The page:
Whitmarsh’s arrival prompted Szafnauer rethink

Frank Parker
Otmar Szafnauer looks out from the Alpine pit wall. Bahrain, March 2022.

Alpine principal Otmar Szafnauer looks out from the team's pit wall. Bahrain, March 2022.

Alpine team principal Otmar Szafnauer has revealed his former employers Aston Martin wanted him to remain there, but Martin Whitmarsh’s arrival convinced him to move on.

Szafnauer had been with the Silverstone-based squad since 2009 and stayed throughout the team’s previous guises as Force India and Racing Point.

The team went through a complete rebrand to become Aston Martin under Canadian billionaire Lawrence Stroll’s ownership in 2021, bringing four-time former World Champion Sebastian Vettel on board.

With fresh investment, the British squad opted to appoint former McLaren boss Martin Whitmarsh as Group Chief Executive Officer – a role that oversees the Formula 1 team of the Aston Martin group.

Martin Whitmarsh returns to the F1 paddock with Aston Martin. USA October 2021.
Aston Martin group CEO Martin Whitmarsh returns to the F1 paddock. Austin October 2021.

It was a move Szafnauer felt would have reduced his influence on the team and the Romanian-American engineer, being a racer, wanted to have more of an impact. Thus Szafnauer ultimately moved to rival team Alpine following their own management restructure.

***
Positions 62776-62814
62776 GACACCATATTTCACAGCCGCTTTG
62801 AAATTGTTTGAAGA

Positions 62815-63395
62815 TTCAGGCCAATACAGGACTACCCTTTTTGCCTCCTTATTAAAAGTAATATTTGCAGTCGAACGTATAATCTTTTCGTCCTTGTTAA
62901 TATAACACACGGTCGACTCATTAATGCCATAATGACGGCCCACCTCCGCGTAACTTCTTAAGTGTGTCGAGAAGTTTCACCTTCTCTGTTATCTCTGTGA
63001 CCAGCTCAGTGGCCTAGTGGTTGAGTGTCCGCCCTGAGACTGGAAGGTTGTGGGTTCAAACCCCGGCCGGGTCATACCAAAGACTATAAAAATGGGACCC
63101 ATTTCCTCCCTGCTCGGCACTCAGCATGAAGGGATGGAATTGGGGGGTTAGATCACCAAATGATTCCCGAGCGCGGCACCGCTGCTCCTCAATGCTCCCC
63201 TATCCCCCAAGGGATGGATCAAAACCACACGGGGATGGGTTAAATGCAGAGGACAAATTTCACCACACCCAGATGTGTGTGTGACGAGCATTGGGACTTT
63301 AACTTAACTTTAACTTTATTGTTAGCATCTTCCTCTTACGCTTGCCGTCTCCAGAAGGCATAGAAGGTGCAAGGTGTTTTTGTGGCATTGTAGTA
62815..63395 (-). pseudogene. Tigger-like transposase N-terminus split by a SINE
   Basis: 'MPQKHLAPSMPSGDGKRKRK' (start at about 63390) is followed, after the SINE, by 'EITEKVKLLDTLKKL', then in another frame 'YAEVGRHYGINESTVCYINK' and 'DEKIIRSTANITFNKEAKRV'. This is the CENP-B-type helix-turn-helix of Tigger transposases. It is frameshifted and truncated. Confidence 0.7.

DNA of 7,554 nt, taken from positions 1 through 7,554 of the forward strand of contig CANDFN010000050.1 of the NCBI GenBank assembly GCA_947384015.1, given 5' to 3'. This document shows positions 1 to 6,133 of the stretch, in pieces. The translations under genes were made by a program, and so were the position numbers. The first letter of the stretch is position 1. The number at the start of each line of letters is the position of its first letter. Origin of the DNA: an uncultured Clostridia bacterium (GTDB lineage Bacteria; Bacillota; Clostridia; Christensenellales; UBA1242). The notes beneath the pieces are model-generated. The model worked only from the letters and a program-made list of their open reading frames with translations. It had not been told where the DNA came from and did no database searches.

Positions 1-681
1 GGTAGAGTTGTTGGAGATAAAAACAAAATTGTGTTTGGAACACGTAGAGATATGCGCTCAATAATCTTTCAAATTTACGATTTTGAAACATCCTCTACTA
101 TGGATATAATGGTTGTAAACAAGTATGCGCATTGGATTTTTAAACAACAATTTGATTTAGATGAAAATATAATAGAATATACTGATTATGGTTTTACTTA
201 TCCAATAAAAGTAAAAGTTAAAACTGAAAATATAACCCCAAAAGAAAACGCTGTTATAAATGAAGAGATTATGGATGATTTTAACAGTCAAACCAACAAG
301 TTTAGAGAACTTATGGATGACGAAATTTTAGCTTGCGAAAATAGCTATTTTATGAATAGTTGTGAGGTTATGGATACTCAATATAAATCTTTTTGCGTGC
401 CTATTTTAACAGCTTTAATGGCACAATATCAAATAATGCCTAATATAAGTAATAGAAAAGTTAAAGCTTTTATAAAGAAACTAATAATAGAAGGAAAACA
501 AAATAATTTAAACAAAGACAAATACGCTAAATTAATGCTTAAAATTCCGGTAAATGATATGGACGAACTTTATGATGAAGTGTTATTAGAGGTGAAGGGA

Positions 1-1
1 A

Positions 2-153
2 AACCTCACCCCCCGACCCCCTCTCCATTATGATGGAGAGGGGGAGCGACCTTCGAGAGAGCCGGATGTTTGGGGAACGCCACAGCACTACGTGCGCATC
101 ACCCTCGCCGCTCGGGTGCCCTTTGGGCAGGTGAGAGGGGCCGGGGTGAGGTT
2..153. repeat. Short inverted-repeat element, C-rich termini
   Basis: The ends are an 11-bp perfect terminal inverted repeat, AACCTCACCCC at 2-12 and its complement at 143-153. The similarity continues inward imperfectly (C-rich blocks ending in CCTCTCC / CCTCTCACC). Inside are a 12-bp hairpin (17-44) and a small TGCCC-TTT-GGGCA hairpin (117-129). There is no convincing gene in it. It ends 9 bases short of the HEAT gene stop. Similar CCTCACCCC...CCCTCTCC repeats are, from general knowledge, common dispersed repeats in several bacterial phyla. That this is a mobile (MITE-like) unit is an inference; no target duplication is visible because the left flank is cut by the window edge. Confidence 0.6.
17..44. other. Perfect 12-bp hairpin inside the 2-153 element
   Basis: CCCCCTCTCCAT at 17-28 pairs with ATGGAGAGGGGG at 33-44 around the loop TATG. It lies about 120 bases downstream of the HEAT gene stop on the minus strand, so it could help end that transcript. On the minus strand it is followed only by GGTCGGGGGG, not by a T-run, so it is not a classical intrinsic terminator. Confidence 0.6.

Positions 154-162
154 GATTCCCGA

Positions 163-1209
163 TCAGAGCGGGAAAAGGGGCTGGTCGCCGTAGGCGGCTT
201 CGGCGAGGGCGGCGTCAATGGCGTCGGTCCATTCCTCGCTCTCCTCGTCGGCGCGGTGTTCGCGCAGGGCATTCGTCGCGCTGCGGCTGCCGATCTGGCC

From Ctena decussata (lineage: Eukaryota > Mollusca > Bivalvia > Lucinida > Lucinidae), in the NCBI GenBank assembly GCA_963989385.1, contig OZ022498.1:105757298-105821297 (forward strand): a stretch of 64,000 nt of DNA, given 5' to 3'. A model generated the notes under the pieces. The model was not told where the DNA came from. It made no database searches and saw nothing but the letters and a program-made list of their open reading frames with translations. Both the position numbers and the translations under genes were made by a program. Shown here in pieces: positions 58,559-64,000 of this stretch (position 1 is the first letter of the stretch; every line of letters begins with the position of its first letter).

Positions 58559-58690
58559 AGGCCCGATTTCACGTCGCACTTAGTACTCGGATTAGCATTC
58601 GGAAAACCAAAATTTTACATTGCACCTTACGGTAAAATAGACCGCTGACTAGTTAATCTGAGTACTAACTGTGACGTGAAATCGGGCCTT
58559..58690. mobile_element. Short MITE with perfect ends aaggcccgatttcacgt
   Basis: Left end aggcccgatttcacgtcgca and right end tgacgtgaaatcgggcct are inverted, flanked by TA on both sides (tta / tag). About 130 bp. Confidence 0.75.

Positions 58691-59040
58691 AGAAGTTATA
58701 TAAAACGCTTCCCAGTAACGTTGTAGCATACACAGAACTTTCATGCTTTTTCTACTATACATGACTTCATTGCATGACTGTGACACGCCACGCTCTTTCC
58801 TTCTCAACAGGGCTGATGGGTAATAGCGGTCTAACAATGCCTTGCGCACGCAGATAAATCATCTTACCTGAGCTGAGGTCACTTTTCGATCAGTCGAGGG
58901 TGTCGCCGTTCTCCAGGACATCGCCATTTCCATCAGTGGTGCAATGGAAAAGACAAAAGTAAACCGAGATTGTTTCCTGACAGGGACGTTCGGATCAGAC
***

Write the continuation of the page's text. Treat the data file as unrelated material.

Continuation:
“Although they asked me to stay, I didn’t think it was appropriate for someone to come in and do 95% of your job and (I) do 5%,” said the Alpine boss.

“I probably could have stayed where I was, taken the pay cheque to the bank every month. That’s not me. I’m a racer.”

Szafnauer has experience of making the most of a modest budget, overseeing the Force India team who regularly punched above their weight.

His new team Alpine announced a “100-race plan” in order to reach the front of the field and while the Alpine boss sees this as a “stretch target”, Szafnauer is ready to take on the challenge.

“It’s a stretch target for sure, but it’s achievable,” he said. “The reason I say it’s a stretch target is you have to start displacing people like Ferrari, Mercedes, Red Bull.

“I don’t see them slowing down, but I’m here to take on the challenge.


“If you look back, I think it took Mercedes four years from when they bought (2009 champions) Brawn to win.

“They had won a World Championship and it took them another four years to start winning again. Red Bull bought Jaguar Racing and it took them four or five years to win.

“You have to do a lot of things right, but that’s a decent timeframe.”


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